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Flinn

The Dude's Kitchen - The Cooking Experience

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It's about damn time that I start a blog about real cooking . Obviously this has very little to do with me being a Dudeist and very much with me being an Italian... by far this is the most complex story I'm gonna tell you, so I need to start somewhere by telling you which is my own interpretation of the mere ideas of "cooking" and "Italian cuisine".

Talking about Italian cuisine is like talking about our history, which is millennia-long, so one can't really reduce it in simple terms, so to say: many many books have been written on the argument, thousands and thousands of different recipe books have been printed, but not one of them is even remotely definitive, this because what actually makes Italian cuisine unique, it's the incredible variety, the creativity behind it. So, in order to better understand what I'll be talking about in this blog, I need to lay down some points about our cuisine:

- first: there's always at the least another version of what you are currently cooking; imagine to mix 3000 years of traditions and influences from all over the world, coupled with the typical widespread variety of Italy and then pour in our creativity, and you basically get infinite possibilities. It's not just about having a different recipe among different cities or villages, but even among different houses on the very same road!
- second: there's a huge difference between traditional Italian cuisine and international Italian cuisine: the former I'll talk about more in details in the next chapters, about the latter we need to make a distinction between two different trends so to say, "pizza" and "gourmet". "Pizza" includes all those typical Italian dishes (pizza, some kinds of pasta like spaghetti or lasagna, or some sweets like the Tiramisu), which have spread worldwide and, depending on the country where you are, have become somewhat typical, since everybody has their own version of them. "Gourmet".. the use of a French word says it all on what could be my opinion on that kind of cuisine, so don't make me become gross eh... let's put it mildly, I simply dislike any form of cuisine which is based mostly if not exclusively on appearance and presentation, rather than on substance and satisfaction.. however, the Italian gourmet cuisine is pretty popular, because our creativity and the generally colorful products we use, matches very well with the idea of "visual food", as they call it.
- third: kind and quality of ingredients make the difference. Mostly it's olive oil, which is by far the best "fat" to cook or to be consumed raw, and in general the Mediterranean cuisine is considered more healthy and somewhat superior due to better quality of ingredients. Due to me living in a country side and having my own vegetable garden, I can ensure you that biologic and natural products do make the difference when it comes to taste, and thus, overall quality of the food.
- fourth: our cuisine is both tradition and innovation, so almost every recipe, unless one is aiming at reproducing something very specific, is sourced from the tradition and each of us add their interpretation, their personal touch. There's plenty of "trial and error" and much approximation in our daily cooking activity, experimenting is the key to improve.. most of the times you are the test subject of your own experiments, so it's a fair method after all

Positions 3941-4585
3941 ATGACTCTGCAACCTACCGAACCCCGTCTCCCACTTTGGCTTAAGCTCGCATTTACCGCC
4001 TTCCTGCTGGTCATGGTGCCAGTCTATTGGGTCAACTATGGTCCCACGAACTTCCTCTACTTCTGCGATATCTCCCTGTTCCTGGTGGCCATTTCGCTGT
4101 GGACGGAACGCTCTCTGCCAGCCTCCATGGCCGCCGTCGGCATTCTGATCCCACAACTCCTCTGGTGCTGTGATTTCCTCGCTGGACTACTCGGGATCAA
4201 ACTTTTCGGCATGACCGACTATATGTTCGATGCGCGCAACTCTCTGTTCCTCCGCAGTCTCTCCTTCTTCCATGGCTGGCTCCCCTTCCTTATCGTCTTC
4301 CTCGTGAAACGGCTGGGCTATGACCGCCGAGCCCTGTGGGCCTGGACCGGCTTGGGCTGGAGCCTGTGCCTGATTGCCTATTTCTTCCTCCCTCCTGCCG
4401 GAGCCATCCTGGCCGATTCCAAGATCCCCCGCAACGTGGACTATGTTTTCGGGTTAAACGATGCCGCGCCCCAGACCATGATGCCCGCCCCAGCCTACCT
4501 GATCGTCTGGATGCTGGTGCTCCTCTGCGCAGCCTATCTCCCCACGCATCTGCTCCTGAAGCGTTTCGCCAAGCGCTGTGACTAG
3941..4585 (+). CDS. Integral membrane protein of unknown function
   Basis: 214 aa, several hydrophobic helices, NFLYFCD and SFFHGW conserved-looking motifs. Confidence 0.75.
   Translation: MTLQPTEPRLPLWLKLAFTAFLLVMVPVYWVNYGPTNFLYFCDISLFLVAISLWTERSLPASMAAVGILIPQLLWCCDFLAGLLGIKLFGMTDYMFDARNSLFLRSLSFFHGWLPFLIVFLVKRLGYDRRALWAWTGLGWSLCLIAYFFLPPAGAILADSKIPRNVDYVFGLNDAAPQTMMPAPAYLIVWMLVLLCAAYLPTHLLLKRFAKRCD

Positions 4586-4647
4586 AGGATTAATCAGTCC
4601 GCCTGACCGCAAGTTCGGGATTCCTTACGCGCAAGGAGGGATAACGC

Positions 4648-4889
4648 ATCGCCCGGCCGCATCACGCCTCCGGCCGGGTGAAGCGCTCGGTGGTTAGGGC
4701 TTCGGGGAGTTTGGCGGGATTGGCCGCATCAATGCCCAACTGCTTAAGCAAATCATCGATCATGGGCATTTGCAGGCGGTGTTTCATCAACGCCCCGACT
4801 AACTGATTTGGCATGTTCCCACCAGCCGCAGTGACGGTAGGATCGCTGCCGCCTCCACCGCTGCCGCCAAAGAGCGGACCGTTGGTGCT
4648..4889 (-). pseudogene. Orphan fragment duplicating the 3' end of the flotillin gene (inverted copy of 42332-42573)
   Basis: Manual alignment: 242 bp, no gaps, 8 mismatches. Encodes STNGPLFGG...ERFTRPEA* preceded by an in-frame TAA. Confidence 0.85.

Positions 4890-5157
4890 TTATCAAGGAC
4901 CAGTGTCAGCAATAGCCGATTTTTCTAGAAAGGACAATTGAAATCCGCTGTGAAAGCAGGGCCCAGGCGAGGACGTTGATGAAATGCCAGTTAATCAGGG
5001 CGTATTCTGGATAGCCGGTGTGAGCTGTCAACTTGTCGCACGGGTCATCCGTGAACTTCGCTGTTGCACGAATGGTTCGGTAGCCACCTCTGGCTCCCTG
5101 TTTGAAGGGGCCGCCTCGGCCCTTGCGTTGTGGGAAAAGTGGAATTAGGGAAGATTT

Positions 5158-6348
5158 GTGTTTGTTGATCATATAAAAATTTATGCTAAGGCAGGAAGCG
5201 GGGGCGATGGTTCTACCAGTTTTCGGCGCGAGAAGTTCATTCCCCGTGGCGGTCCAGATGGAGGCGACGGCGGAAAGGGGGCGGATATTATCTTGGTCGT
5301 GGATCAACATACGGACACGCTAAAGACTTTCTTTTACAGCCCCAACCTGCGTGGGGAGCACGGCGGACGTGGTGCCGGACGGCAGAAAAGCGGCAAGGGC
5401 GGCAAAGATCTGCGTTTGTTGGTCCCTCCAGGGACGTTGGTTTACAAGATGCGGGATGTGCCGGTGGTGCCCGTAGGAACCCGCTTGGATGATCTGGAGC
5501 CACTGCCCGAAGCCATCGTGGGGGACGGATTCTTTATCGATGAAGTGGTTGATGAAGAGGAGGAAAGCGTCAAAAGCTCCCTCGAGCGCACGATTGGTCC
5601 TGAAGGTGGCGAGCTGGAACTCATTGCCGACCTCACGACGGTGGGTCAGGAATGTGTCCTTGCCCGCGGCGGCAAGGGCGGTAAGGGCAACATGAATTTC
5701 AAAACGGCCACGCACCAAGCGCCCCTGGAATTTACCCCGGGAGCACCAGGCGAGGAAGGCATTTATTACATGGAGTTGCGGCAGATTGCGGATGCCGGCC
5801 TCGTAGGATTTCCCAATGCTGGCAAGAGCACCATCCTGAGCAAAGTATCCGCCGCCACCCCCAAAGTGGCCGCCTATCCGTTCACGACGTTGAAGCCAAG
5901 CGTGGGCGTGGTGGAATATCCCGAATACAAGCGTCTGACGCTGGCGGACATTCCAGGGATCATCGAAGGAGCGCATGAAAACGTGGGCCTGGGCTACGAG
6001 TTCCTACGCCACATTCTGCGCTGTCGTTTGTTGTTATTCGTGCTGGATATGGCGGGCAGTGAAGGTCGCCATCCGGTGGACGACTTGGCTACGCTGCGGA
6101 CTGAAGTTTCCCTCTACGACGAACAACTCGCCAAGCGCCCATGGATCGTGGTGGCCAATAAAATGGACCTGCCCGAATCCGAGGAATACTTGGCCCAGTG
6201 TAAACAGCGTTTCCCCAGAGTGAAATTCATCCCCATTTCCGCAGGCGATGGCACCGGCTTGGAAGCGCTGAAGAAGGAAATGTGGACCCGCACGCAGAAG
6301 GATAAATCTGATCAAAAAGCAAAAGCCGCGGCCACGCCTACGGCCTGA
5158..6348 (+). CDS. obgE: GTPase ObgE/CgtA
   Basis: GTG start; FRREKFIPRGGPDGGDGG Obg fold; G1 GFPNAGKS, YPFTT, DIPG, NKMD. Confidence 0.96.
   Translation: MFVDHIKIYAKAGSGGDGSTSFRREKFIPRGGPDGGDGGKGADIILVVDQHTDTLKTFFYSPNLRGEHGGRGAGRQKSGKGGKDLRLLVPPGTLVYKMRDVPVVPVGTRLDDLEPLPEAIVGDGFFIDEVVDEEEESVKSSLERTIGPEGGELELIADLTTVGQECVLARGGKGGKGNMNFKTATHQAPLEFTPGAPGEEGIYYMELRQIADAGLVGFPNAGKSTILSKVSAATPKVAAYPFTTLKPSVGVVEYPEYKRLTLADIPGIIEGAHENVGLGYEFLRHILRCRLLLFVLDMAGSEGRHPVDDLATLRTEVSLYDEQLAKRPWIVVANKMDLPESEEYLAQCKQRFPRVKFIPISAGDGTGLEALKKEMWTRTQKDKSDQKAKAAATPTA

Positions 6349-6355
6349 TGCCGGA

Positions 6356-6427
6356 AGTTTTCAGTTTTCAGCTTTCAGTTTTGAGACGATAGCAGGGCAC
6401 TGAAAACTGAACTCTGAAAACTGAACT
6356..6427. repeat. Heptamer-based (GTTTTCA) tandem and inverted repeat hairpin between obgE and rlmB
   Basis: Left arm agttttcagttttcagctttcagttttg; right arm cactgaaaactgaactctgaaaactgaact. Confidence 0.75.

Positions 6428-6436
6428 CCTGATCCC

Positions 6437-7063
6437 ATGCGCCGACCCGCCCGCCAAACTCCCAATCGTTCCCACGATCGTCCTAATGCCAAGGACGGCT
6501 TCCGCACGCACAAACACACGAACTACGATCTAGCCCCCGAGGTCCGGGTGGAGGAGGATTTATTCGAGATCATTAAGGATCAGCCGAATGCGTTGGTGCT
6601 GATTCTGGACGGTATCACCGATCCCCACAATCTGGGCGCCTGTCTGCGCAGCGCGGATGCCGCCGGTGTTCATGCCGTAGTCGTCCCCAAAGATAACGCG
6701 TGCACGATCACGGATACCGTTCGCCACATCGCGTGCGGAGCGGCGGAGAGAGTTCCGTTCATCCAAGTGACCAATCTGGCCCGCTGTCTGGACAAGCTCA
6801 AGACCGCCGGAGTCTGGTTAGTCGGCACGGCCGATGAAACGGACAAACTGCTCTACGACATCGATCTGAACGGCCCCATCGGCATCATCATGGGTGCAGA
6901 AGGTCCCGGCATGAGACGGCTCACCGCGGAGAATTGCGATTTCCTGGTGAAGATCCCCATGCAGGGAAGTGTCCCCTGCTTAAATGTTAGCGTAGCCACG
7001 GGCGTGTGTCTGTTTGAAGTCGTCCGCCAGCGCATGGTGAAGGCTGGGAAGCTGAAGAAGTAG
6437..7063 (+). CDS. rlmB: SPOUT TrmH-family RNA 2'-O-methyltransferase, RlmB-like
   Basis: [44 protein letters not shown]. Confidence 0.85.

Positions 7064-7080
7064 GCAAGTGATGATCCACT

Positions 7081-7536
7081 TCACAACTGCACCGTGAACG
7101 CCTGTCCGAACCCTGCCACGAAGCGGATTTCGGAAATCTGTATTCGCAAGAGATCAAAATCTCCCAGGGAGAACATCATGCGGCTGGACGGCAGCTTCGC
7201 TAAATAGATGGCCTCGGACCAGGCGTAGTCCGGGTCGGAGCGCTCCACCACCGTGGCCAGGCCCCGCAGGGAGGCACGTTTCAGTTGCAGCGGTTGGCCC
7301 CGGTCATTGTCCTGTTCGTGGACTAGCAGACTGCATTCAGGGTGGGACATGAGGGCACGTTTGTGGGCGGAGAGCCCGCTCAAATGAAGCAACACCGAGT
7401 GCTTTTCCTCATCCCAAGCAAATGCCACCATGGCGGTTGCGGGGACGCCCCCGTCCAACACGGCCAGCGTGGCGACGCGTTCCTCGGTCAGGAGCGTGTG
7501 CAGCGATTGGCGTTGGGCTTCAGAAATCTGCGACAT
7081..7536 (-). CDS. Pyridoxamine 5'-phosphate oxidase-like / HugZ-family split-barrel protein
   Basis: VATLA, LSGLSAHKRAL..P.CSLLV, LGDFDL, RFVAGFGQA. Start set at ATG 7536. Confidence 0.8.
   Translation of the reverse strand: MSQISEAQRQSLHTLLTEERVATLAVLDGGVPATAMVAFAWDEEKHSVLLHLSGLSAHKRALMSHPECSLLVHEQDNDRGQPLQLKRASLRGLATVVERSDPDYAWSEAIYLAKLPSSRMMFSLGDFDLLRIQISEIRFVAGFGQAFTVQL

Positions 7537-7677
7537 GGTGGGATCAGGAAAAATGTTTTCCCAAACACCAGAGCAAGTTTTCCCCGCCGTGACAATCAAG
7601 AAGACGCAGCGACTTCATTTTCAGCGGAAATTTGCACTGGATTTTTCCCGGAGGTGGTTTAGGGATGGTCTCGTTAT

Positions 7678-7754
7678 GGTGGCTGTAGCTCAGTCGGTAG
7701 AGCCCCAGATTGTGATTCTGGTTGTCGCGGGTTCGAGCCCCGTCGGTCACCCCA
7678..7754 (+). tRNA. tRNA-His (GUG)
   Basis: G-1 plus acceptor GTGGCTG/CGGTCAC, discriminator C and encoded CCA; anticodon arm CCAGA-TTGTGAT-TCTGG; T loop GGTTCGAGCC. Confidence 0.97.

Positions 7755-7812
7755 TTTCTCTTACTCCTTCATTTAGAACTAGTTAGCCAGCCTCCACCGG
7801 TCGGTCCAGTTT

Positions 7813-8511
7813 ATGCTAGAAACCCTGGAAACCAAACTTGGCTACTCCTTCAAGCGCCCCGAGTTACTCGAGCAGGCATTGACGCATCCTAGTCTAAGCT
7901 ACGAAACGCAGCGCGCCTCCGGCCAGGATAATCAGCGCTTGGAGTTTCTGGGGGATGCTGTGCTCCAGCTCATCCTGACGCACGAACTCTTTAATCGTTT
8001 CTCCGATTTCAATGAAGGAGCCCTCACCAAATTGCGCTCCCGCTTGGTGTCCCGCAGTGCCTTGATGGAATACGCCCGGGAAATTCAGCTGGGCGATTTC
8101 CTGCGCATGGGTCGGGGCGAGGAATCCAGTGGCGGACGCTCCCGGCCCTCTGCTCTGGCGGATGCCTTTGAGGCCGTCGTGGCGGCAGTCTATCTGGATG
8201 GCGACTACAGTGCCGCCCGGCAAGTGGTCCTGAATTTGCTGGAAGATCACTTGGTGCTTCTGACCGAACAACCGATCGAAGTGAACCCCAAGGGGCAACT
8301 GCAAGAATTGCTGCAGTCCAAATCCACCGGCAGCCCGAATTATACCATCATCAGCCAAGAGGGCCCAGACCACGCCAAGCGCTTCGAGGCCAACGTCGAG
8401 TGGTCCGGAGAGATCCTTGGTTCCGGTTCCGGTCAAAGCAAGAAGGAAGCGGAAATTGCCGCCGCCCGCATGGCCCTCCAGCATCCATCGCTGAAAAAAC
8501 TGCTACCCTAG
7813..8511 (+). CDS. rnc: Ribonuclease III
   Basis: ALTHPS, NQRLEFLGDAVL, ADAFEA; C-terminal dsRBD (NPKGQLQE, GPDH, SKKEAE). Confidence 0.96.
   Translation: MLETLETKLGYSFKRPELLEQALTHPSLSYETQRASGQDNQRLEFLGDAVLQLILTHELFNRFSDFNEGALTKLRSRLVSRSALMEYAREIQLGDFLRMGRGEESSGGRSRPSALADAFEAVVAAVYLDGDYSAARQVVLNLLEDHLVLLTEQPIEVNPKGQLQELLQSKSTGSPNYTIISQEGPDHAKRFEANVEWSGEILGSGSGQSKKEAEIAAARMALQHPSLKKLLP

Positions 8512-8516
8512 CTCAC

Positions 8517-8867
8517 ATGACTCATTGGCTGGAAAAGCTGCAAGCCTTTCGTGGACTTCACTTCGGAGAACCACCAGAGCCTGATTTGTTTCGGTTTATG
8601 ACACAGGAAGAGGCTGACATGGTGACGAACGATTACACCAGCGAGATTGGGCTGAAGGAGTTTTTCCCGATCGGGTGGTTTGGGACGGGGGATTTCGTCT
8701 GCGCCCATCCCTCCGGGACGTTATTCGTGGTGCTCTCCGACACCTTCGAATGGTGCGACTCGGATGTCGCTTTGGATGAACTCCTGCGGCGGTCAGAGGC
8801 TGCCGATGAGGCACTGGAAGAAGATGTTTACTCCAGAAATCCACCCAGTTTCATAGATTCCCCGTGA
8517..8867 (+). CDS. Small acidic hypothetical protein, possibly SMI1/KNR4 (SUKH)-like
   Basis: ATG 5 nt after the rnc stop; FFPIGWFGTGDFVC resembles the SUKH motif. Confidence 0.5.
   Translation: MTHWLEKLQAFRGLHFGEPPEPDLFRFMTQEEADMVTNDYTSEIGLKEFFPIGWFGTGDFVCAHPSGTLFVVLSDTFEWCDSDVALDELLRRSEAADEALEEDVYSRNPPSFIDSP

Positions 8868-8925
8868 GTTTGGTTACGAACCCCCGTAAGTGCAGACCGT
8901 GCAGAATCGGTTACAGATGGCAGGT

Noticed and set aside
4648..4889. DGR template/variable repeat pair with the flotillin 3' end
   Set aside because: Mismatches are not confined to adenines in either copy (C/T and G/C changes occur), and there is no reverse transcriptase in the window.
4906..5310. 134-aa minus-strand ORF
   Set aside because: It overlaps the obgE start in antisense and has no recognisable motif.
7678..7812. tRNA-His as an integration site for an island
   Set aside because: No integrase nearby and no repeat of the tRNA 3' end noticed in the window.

- fifth: cooking is connected to taste, which is subjective of course.. so my tastes might not go together with yours and what I consider delicious might result in something disgusting for someone else, who knows actually?

So, now that you got a general picture of what I'm gonna talk about, I'll tell you a but about my story as a cook... it all started many many years ago, I think I was 11 or 12 the first time I actively cooked something all by myself; before of that I participated in many preparations, such as cutting vegetables, preparing had made pasta, handing over ingredients, stirring the sauce, etc.. partaking in cooking was a social thing back in my youth, especially during big family reunions (such as during Christmas), when the kids spent a lot of time with elderly women who were preparing the dinner for like 200 people even there we only going to be 20 at the table .. so that was a good way to learn. Curiously, the art of cooking isn't much taught to boys but rather to girls, even though most of professional chefs are males .

However, that's how I started to learn to cook.. I have to say that me being a food lover helped me immensely in getting close to learn how to cook, at the least with regards to the traditional cuisine... I do believe that most of the professional chefs are also good eaters, though this is not really valid when it comes to the gourmet cuisine (which is more connected with visuals and service than with actual taste of food, IMO). I remember my first try wasn't a great success, I did really overcook those spaghetti (probably the worst thing you can do to pasta!) and it actually took me a while to learn how to properly check when it is "al dente".. after that, most of my first experiments where with grilled meat (on charcoal) and salads..

That's enough for this first chapter I'd say, next on this series I'll be telling you my cooking secrets, starting with the most butchered Italian food ever, the Pasta.

Comments

  1. Alwyn's Avatar
    Cool first chapter, I'm looking forward to learning those cooking secrets!
  2. Flinn's Avatar
    Quote Originally Posted by Alwyn
    Cool first chapter, I'm looking forward to learning those cooking secrets!
    soon
  3. Flinn's Avatar